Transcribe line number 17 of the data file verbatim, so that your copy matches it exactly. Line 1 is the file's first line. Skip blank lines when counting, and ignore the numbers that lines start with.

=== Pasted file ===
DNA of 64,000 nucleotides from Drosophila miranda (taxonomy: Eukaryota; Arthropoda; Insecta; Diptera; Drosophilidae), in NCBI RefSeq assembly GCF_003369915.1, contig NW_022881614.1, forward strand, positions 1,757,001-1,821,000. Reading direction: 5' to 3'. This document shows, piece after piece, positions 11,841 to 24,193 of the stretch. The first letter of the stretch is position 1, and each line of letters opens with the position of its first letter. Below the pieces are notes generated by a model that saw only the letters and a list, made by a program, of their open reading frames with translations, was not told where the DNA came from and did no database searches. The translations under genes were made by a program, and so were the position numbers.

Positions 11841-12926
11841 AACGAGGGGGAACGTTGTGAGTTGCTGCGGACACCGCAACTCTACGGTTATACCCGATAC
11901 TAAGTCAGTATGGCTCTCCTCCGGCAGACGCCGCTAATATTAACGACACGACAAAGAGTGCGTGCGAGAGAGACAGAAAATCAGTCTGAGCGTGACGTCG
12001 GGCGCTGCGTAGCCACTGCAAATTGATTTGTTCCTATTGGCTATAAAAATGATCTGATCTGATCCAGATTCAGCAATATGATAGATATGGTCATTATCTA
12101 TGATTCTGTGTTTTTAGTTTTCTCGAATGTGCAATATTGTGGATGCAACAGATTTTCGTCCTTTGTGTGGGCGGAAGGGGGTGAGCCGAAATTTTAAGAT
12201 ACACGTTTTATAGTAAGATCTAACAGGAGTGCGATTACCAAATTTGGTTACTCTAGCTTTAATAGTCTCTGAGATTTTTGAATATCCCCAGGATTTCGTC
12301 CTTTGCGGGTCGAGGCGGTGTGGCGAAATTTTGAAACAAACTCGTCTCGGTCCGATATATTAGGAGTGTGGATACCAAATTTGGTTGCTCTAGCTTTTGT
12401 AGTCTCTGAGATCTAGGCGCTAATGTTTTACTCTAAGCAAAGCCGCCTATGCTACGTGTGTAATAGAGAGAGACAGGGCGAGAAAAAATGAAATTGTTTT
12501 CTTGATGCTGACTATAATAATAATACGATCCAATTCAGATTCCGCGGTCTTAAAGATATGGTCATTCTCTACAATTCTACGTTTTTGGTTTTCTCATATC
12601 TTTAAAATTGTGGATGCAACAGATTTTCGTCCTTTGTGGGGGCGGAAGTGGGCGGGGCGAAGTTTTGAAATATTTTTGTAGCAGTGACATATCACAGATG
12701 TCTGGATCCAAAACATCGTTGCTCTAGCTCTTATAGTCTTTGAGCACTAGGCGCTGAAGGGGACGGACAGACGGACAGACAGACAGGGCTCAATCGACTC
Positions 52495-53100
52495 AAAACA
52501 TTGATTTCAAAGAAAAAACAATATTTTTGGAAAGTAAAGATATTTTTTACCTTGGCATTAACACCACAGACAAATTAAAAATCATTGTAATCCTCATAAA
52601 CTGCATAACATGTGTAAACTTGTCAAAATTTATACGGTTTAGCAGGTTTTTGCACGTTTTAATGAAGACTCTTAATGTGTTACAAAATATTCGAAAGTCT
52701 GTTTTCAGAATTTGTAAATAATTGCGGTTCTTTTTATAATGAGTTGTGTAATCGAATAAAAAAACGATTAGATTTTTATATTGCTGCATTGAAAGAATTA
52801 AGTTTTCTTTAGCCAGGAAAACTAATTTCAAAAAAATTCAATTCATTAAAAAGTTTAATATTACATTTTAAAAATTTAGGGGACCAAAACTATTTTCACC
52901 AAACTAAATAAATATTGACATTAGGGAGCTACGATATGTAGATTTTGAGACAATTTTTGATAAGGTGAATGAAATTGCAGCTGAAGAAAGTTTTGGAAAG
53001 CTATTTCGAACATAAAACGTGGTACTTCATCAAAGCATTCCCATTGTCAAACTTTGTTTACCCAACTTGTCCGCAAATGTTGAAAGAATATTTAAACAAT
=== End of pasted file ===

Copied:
52701 GTTTTCAGAATTTGTAAATAATTGCGGTTCTTTTTATAATGAGTTGTGTAATCGAATAAAAAAACGATTAGATTTTTATATTGCTGCATTGAAAGAATTA